But the ironic thing about finding true love is that it must start at a table for one. In the Church, we’re often told that true love waits, but true love also dates. Dating might look very different for different people—some may take the traditional dating route while others prefer courtship. But in any case, before any significant relationship comes along, you must commit to a series of three stages of dating: inward, outward, and upward. Believe it or not, these stages begin with one very important person you may have overlooked: yourself.
In a world that idolizes relationships, the importance of getting to know yourself has been lost. Not only is it a significant step toward finding happiness, it is also a vital stop along the journey of finding true love. Dating inward is the first stage, the foundation on which every other stage builds.
Of course, finding true love doesn’t stop there; this is only the beginning. True love dates because once you have dated yourself, the next step is dating others. In the course of dating outward, most relationships will be temporary, used only as tools to chisel and polish you.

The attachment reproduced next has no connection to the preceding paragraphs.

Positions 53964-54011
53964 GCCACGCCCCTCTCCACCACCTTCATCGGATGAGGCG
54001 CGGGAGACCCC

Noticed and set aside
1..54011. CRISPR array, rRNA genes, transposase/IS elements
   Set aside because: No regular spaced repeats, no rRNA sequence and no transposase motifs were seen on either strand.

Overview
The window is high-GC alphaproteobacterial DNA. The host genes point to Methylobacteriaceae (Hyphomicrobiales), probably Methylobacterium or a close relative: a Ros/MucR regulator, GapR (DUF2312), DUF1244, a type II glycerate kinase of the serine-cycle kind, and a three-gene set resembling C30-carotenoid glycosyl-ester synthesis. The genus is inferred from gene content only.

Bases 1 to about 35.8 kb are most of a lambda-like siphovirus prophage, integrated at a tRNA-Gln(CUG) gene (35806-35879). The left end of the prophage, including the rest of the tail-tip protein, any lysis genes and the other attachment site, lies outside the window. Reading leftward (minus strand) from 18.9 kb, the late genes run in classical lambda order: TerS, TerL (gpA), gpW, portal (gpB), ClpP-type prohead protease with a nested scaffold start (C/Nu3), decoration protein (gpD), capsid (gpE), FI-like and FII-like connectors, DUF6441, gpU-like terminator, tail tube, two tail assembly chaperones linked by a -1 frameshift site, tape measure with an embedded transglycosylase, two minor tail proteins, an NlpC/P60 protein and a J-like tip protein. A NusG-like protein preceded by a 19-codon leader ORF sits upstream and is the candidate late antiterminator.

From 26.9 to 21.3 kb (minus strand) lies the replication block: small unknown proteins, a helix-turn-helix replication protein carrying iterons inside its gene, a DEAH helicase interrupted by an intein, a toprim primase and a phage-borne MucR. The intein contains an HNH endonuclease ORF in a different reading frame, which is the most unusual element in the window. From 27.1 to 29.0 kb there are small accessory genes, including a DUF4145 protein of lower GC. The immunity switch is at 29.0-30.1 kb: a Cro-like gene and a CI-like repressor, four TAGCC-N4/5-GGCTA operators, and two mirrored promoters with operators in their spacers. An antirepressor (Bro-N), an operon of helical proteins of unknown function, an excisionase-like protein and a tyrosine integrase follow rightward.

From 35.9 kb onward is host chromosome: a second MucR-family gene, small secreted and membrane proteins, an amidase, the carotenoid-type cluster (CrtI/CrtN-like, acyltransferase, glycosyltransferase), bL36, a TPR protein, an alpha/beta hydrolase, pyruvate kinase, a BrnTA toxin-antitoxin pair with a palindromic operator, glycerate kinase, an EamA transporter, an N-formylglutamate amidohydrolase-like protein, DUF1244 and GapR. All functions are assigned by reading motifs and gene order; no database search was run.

Dating outward should be seen as a learning process in the search for true love. It involves transparency, timing, communication and healthy boundaries. It is a give-and-take that must never desperately give too much or fearfully give too little. It is a series of choices that lead you closer and closer to true love.
Once you have mastered the art of dating inward and learned from the complexities of dating outward, you’re ready for the last step. Last, but oh so important, is dating upward. Dating upward is the practice of connecting to God, allowing your relationship with him to guide and shape your life.
Many skip over this step in their pursuit of true love, relying on their own definitions and examples of love to guide them. Dating upward proposes that to fully engage in the exchange of love with another human being, you must first experience it within the context of a relationship with God. Dating upward requires committing to your relationship with the designer and creator of true love.
It involves accepting that you are loved by Him, and then learning to reciprocate this love to God and to extend it to others. It means inviting God into the deepest parts of your heart, allowing His definition of love to permeate your life and, in turn, your relationships. True love dates because it is within these three stages of dating that you can find true love — true love for yourself, true love for your future mate, and true love for God.
This excerpt was adapted from Debra Fileta’s new book True Love Dates (Zondervan, 2013) by permission from the author and the publisher. This excerpt was taking from the introduction to True Love Dates. The concepts of dating inward, outward, and upward are expanded upon in detail throughout the book.